First, there are many things on which we seem to agree, correct me if I am wrong: the existence of God, that God is one and possesses the ultimate of all attributes, e.g. omniscience, omnipotence, omnipresence. We agree to the existence of a spiritual plane of reality, including angels. We also agree that Jesus is God-Man, that He lived, ministered, was crucified and rose from the dead. We also agree that Jesus teaches us who God is, a personal God. Finally, we agree that we pray to God. We explain each of these realities differently, but we accept them as fact.

      Concerning the Trinity, “the mystery of the Most Holy Trinity is the central mystery of Christian faith and life. It is the mystery of God in himself. It is therefore the source of all the other mysteries of faith, the light that enlightens them. It is the most fundamental and essential teaching in the ‘hierarchy of the truths of faith.’ The whole history of salvation is identical with the history of the way and the means by which the one true God, Father, Son, and Holy Spirit, reveals himself to men ‘and reconciles and unites with himself those who turn away from sin.’” (CCC, 234)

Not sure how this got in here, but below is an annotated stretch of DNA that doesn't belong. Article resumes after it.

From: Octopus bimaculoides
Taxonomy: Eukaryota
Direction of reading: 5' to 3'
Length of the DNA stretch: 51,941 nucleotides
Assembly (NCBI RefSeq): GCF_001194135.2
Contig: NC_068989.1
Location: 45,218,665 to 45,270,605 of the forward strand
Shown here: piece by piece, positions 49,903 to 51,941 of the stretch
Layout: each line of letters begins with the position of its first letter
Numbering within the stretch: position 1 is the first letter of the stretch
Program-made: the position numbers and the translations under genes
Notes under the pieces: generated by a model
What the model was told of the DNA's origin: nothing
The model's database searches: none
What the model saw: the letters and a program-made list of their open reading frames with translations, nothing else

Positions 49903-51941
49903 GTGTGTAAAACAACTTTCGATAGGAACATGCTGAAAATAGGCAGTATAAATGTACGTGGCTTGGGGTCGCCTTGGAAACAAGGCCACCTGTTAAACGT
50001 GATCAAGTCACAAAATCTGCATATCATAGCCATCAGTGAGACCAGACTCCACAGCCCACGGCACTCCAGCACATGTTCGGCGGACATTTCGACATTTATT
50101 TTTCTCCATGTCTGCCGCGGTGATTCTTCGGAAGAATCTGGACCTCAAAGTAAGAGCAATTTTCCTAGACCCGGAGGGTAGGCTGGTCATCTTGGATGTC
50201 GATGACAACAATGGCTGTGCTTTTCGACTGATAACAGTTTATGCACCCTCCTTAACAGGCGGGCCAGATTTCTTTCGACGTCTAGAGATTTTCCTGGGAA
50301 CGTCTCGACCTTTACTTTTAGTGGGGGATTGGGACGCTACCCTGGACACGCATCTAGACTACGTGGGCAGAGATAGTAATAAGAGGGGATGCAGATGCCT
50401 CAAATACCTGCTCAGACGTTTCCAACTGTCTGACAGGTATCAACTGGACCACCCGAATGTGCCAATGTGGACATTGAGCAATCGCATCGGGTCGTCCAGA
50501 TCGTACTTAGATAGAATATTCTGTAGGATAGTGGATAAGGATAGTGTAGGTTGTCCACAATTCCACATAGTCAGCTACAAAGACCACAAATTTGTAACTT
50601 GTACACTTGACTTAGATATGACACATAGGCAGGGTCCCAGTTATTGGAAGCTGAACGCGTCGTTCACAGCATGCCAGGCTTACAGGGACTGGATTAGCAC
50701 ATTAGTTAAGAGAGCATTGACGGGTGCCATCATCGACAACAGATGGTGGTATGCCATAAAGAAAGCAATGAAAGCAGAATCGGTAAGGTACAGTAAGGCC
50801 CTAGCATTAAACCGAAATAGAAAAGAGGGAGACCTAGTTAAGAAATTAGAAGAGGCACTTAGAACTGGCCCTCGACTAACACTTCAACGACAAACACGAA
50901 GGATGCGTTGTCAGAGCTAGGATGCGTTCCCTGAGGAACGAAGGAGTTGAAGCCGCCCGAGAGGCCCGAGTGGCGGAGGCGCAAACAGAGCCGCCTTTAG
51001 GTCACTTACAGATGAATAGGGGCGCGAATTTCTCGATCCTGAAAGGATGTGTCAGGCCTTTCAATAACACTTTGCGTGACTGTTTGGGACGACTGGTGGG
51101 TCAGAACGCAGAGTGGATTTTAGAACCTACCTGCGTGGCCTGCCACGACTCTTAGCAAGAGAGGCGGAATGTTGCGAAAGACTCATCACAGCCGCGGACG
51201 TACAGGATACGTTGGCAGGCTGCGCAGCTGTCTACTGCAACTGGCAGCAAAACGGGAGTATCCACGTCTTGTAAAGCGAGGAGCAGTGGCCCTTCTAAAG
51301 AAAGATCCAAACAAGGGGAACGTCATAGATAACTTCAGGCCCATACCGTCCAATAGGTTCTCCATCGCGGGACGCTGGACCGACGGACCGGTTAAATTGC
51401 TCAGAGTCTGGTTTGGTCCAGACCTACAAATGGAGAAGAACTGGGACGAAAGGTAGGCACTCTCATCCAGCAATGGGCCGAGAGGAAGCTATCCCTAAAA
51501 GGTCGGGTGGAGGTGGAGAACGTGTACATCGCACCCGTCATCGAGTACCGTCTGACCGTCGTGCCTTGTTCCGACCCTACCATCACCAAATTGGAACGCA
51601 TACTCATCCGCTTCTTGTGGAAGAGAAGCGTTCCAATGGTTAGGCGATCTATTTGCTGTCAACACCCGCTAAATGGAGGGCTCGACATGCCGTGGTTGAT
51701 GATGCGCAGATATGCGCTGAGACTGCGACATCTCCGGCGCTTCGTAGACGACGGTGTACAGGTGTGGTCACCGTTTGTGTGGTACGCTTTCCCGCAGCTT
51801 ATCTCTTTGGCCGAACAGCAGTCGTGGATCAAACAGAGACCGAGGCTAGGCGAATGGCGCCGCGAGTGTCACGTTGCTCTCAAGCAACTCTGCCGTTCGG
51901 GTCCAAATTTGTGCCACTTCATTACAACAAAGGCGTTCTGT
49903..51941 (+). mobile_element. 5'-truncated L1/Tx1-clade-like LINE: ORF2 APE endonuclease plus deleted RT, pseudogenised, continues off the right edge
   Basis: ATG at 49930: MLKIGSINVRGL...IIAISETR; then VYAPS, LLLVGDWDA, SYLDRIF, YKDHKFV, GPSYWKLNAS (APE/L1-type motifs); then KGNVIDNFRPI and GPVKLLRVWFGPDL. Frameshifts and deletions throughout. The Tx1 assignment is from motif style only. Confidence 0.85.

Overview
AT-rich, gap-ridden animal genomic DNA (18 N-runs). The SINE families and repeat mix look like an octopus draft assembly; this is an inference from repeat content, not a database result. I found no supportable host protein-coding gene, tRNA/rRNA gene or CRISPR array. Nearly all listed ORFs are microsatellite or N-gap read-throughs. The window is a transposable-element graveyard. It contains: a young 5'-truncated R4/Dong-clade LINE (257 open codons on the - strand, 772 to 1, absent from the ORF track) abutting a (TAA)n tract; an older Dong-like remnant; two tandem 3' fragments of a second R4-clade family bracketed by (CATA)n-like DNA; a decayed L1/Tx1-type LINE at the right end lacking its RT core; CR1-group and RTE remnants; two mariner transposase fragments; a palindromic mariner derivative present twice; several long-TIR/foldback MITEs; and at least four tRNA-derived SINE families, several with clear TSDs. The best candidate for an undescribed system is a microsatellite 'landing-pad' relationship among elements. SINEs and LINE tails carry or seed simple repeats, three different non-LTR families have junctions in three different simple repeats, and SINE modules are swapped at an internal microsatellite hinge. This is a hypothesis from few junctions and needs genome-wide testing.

I consider the Trinity one of the most beautiful, inspiring and edifying mysteries of the faith. It is beautiful that God is completely involved in His creation to the ultimate extent of coming and making their home is each of our hearts. [Jn 14:23] It is awe-inspiring that God is both one reality, one being and at the same time, three persons. It is edifying that God based the universe on relationships of Love.

      “Jesus himself affirms that God is ‘the one Lord’ whom you must love “with all your heart, and with all your soul, and with all your mind, and with all your strength.” [Mk 12:29-30] At the same time Jesus gives us to understand that he himself is “the Lord.”[Mk 12:35-37] To confess that Jesus is Lord is distinctive of Christian faith. This is not contrary to belief in the One God. Nor does believing in the Holy Spirit as “Lord and giver of life” introduce any division into the One God.” (CCC, 202.)